Massive MGM Mirage complex aims to revitalize Las Vegas

Talk about rolling the dice. In December, MGM Mirage opened CityCenter in Las Vegas, a massive 18 million-square-foot complex built on the Strip with an eye-popping pricetag of $8.5 billion.

Billed as the largest privately funded real estate development in U.S. history, this shimmering glass-and-steel city-within-a-city aims for nothing less than rebooting a troubled Las Vegas and giving visitors a dramatic new reason to come to the gambling capital.

Geared to a high-end audience of Vegas regulars and holdouts, CityCenter seeks to expand the city’s visual vocabulary and redefine its status globally by offering a sleekly urban collection of world-class architecture and art, standard-setting luxury hotels and condos, a 61-story casino resort and more than 500,000 square feet of upscale retail and entertainment.

Built on 67 acres between the Bellagio and Monte Carlo resorts, CityCenter includes sustainably developed high-rise towers from renowned architects Cesar Pelli (Aria Resort and Casino), Rafael Vinoly (Vdara Hotel and Spa), Helmut Jahn (Veer Towers) and Norman Foster (the Harmon Hotel). Visitors also can experience a nongaming Mandarin Oriental with floor-to-ceiling glass windows in its 23rd floor bar; Crystals, a stylish shopping and entertainment space designed by architects Daniel Libeskind and David Rockwell populated with top-end retailers, including the largest Louis Vuitton and Prada stores in the U.S.; and a $40 million public art collection with contemporary works from Maya Lin, Jenny Holzer, Claes Oldenburg, Nancy Rubins, Henry Moore and others.

While it’s too early to assess CityCenter’s success, MGM Mirage points to 68% occupancy in December at the 4,000-room Aria, increased bookings week by week since then, and even selection several weeks ago of Sage (from Chicago chef Shawn McClain) as a national semifinalist for new restaurant by the James Beard Foundation Awards.

The key for CityCenter, says MGM Mirage chairman and CEO Jim Murren, was to produce a game-changing collection of properties.

“We believed that it was vital to make a statement that this was not more of the same,” says Murren, who began exploring the idea of a cutting-edge urban development in Las Vegas less than six years ago. That was 2004, a decidedly more extravagant time for imagining, and financing, large-scale real estate development.

MGM Mirage brought in Dubai World as a majority financing partner in August 2007, and nearly faced bankruptcy last March when the United Arab Emirates firm filed suit in an attempt to exit the joint venture. The partners worked out an agreement five weeks later, ensuring that the massive construction project would be completed. Dubai World’s recent debt troubles did not affect the opening of CityCenter, which is fully funded.

“We were very pleased to be on schedule,” says Bobby Baldwin, president and CEO of CityCenter. He oversaw the complicated logistics of construction involving hundreds of designers, more than 1,000 subcontractors, and some 10,000 construction and trades people.

Baldwin, a former World Series of Poker champion, knows that CityCenter is a big bet in a city especially hard hit by the recession.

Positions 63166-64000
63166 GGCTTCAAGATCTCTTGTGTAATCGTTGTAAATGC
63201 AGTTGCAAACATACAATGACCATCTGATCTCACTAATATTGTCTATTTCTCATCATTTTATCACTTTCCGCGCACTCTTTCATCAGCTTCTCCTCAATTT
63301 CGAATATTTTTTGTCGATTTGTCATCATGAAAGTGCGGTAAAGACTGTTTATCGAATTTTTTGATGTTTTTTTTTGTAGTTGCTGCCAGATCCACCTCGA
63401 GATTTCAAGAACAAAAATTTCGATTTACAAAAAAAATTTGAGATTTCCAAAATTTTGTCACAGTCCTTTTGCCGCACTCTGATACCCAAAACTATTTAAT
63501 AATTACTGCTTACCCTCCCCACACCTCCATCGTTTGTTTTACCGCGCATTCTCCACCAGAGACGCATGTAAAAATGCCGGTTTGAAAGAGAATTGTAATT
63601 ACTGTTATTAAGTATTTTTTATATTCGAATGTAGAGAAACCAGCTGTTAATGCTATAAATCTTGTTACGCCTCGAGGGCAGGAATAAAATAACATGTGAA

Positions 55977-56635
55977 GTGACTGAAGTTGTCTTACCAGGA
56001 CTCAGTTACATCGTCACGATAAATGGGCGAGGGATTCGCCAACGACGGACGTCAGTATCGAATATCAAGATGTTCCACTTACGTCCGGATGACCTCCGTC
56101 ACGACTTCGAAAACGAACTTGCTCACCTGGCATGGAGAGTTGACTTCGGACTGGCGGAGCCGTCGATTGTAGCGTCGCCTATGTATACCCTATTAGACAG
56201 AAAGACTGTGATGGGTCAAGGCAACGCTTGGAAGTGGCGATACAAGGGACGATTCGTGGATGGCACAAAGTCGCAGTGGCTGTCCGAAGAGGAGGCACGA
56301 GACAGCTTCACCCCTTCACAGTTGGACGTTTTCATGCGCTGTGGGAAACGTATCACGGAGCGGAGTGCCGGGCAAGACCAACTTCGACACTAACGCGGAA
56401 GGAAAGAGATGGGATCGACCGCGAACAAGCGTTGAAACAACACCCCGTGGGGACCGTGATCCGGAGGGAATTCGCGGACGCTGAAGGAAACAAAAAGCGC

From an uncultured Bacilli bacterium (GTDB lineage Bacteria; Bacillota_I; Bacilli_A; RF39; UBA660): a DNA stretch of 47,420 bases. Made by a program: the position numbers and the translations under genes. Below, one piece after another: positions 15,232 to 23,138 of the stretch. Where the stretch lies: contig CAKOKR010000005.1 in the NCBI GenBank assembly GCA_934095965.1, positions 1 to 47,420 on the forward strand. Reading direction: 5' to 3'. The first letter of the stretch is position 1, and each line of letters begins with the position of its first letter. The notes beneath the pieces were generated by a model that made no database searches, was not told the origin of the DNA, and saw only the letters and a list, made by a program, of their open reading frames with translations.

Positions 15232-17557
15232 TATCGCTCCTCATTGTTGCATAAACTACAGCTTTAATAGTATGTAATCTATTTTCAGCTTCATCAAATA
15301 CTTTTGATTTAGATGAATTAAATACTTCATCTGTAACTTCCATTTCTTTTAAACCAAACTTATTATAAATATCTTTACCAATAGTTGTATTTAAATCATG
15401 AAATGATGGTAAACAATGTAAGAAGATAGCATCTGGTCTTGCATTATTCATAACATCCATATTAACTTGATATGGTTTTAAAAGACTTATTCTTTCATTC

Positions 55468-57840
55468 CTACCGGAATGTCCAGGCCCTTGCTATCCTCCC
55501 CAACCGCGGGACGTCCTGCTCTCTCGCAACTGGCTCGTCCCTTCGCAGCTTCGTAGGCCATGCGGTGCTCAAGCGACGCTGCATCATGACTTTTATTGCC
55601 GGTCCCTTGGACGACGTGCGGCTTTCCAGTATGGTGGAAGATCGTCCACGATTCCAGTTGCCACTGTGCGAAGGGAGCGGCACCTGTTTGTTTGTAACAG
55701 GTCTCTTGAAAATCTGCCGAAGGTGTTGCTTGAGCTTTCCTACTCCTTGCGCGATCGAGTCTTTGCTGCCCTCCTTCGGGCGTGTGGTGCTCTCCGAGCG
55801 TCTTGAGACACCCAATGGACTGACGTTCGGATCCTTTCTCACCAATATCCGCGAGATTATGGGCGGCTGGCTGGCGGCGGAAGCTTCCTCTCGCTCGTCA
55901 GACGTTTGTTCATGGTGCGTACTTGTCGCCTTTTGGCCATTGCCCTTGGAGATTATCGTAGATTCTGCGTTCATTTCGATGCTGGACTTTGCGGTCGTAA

Late last year, CityCenter made the decision to cut prices for its residences by 30% and put in place an inhouse financing program to close deals on residences.

The ambitious development includes 2,400 residences in addition to more than 6,000 hotel rooms and suites.

Yet Baldwin, like Murren, believes that CityCenter’s opening provides an economic and cultural turning point for Las Vegas.

“I see CityCenter as a booster or overdrive for everything,” Baldwin said. “Times would be a lot tougher without CityCenter in 2010 and 2011.”

In fact, the Las Vegas Convention and Visitors Authority expects a 2%-5% increase in visitors this year directly attributed to CityCenter. The city attracted an estimated 36 million visitors in 2009, representing a nearly 5% downturn from the previous year.

“If it wasn’t for CityCenter, we’d be trying to hold our own,” says Cathy Tull, an LVCVA senior vice president. CityCenter “absolutely changes the landscape of Las Vegas.”

Rajesh Jhingon, general manager at the new 47-story Mandarin Oriental, says CityCenter and his property will attract an elite clientele who previously ignored Las Vegas.

“We are the first non-gaming hotel on the Strip at the high end,” he said, simultaneously benefitting from calm detachment and still only a short walk from Aria’s casino and the full thrust of CityCenter’s shopping and entertainment. “We are blessed in many ways.”

As much as CityCenter may target an urbane crowd, MGM Mirage was not taking any chances when it chose its signature entertainment. “Viva Elvis,” a joint partnership of MGM Mirage, Cirque du Soleil and Elvis Presley Enterprises, is clearly intended to lure a massive audience. The new Cirque production, showcased in a $225 million theater in Aria and highlighting Presley’s life and music, gives MGM Mirage quite a one-two punch. Its Mirage resort already features that other musical sensation: The Beatles with “Love.”

Are CityCenter’s stylish offerings sensational enough to generate the enthusiasm, and lure the high-flying visitors, needed to turn things around in the Nevada desert? MGM’s leadership and investors will be tracking that question closely

“In the end, there’s only one judge,” Baldwin says, “and that’s the public.”

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